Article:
Have you seen the new tabbed sitelinks in search yet? The quips are already flowing inside the Outspoken Media office (“Now the Google six-pack comes with easy open tabs!”). Welcome to the newest face of search:


Click to enlarge

The blend of personalization through location-based store results, knowledge graph, and the new tabs is adding an extra degree of ease to the search process. However, the ease appears to be felt by large, branded properties. For years we’ve seen Google “favor” big brands and this isn’t going to break that perception. It’s important that every website (even affiliates) invest in brand development given Google’s direction.

Reading comments in Barry Schwarz‘s and Modesto Siotos‘s coverage of the new sitelinks format, we’ve noticed some questions and comments about rich data. We’re not seeing a direct correlation between structured data formats (including schema, RDFa, and Microformats) and the tabulated results yet, although it does seem tied directly to the main navigation of a page. And although Google has stated that meta descriptions are not a ranking factor, they play an important part in helping users make sense of the new tabulated mega sitelinks. Now might be a good time for the NFL website to add a meta description to their events page:

This update will most likely roll out to big brands and large e-commerce sites for now (although we did notice Amazon’s sitelinks have not changed). Here are a few best practices that could help you prepare your site for an eventual expansion of the tabbed sitelinks:

  1. Pay attention to your meta descriptions. No, they are not a ranking factor. But they are a conversion-generating tool. Write your meta descriptions with sitelinks in mind.
  2. Clean up your top navigation. Is your top navigation text crawlable? Does is succinctly describe the content in each section?
  3. Yes, pay attention to rich data. Although we’re not seeing a connection now, it can only help you stay ahead of the game for future updates. As this feature becomes more advanced, rich data may play an increased role in sitelinks. I recommend using schema.org.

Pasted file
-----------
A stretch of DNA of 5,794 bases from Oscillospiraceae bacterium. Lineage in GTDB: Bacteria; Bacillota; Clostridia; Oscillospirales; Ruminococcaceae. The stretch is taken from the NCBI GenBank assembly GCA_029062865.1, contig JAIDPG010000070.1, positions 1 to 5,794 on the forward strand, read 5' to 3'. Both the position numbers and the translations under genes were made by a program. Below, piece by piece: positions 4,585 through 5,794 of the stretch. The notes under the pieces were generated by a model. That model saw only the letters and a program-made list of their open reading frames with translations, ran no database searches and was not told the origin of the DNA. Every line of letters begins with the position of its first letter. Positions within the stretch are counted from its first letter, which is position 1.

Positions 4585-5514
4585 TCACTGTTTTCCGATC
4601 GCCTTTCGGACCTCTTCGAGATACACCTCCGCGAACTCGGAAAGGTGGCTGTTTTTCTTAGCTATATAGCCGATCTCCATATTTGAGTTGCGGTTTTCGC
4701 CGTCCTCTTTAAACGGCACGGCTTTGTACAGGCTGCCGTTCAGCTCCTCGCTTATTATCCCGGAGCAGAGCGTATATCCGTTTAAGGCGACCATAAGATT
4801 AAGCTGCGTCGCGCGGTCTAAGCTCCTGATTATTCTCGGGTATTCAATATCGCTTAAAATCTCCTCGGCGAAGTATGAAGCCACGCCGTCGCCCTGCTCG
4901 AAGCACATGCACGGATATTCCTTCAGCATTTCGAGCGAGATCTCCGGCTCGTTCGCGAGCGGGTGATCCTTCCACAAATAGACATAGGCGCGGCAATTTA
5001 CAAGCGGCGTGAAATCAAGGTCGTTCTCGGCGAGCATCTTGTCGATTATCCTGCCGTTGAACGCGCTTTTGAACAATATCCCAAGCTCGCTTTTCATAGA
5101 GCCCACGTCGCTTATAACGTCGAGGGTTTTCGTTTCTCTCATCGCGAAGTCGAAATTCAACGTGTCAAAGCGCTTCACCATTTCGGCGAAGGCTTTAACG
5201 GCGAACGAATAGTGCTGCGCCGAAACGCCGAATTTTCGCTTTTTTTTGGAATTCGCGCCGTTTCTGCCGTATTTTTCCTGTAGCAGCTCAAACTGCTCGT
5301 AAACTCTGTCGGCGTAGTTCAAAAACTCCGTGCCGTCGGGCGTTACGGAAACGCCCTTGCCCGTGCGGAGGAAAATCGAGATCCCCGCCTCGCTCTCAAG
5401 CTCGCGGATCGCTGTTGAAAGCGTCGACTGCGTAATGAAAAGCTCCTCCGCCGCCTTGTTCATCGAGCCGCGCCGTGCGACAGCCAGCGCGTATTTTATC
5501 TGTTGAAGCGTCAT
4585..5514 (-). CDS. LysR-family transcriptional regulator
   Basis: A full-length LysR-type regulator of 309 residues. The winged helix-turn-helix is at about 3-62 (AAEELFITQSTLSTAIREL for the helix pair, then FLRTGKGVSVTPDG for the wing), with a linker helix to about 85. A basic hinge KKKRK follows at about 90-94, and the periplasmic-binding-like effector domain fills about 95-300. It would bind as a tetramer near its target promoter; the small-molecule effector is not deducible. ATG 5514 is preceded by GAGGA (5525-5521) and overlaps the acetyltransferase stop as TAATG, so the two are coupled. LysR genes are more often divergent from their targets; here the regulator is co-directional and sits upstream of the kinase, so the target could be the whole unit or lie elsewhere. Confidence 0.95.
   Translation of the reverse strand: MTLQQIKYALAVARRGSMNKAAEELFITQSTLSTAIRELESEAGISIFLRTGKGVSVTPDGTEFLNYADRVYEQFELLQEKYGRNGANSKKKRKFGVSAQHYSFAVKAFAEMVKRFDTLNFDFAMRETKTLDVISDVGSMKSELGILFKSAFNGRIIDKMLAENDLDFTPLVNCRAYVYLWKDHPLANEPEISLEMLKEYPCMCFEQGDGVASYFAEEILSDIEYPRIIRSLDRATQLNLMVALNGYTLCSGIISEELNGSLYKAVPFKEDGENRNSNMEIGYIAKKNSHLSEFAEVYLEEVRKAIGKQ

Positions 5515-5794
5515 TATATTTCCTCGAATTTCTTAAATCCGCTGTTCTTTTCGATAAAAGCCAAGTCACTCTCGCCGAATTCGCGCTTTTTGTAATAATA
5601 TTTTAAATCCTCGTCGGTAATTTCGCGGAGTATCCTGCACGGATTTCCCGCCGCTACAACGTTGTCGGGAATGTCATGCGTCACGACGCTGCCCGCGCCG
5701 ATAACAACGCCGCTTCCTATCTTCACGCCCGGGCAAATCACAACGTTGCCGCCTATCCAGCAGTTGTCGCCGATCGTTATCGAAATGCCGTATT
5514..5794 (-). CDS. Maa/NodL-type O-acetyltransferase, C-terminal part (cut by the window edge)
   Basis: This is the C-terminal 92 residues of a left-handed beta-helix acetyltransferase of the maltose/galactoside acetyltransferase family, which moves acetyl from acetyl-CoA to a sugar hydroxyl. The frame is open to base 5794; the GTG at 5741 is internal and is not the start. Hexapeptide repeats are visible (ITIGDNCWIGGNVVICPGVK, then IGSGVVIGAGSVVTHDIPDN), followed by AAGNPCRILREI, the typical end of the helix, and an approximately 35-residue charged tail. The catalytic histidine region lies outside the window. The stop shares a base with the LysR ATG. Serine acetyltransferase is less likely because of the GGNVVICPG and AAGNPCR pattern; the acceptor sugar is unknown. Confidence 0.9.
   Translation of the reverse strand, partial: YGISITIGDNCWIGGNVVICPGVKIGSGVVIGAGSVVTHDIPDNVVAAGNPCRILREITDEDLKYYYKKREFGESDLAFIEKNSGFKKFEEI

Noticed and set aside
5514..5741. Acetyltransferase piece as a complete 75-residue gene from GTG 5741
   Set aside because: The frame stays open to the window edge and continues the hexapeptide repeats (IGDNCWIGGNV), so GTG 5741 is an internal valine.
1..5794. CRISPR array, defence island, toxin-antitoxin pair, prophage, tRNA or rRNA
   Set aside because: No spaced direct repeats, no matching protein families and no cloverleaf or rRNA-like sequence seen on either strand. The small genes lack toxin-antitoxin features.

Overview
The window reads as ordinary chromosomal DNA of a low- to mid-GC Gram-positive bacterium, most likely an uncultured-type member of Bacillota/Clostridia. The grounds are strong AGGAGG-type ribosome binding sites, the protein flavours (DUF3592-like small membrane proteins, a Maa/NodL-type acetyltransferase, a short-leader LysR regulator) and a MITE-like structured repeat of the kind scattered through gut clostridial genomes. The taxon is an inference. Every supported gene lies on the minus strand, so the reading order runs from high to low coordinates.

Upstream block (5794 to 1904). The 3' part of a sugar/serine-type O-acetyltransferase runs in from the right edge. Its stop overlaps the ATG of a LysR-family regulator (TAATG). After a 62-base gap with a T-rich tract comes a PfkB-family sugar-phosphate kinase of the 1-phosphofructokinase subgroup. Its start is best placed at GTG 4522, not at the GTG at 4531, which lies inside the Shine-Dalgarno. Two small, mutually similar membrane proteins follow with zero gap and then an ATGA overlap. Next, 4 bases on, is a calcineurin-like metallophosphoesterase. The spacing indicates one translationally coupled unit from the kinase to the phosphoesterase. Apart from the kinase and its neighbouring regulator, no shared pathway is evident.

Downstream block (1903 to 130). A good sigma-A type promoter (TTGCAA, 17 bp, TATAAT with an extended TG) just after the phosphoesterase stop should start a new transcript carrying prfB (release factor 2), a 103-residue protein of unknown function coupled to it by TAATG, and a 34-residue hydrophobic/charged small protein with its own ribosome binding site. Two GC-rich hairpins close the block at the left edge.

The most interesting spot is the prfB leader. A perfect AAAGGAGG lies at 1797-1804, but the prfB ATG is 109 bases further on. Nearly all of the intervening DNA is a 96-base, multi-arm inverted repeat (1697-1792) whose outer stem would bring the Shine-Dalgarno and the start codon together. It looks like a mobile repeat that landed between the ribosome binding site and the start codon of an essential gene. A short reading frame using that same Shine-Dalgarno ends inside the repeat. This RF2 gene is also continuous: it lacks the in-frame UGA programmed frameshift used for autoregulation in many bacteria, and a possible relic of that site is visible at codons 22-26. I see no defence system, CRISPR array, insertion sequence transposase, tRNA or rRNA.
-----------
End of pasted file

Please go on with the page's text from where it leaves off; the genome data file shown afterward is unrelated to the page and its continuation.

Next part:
About the Author

Danika Atkins

Danika Atkins likes to speak her mind about local restaurants on Yelp. You can also connect with Danika on Google+.


6 thoughts on “Google’s New Tabbed Sitelinks


  • andreibuspro on said:

    Thanks for sharing. With so many changes in Google right now, it’s quite confusing sometimes and I’m just glad you provided some friendlier advise to cope up with these changes.


  • Jesslyn on said:

    Google search engine is really getting very advanced! I am sure they have invested a lot of money into it. Thanks for the great information, Danika! :)


  • Joel on said:

    Yeesh. You wonder if this will have a tangible impact on internal page visits over home page visits. Kind of mirrored navigation in the SERPS.. can’t see them doing this for multiple results though. Too space consuming.


  • Larry T. on said:

    Thank you for posting this information, I agree with Andre when he states all of the confusion with Google and how it keeps changing. Seems like more often than not, Google is switching up the game on us. I hope this doesn’t weed out smaller businesses even more.


  • Nick Stamoulis on said:

    Another reminder of the importance of the meta description. Since it’s not a ranking factor, so many website owners ignore it on internal pages. The description is like a sales pitch for the page. If it’s doesn’t convince someone to click, they could be on to the next option.


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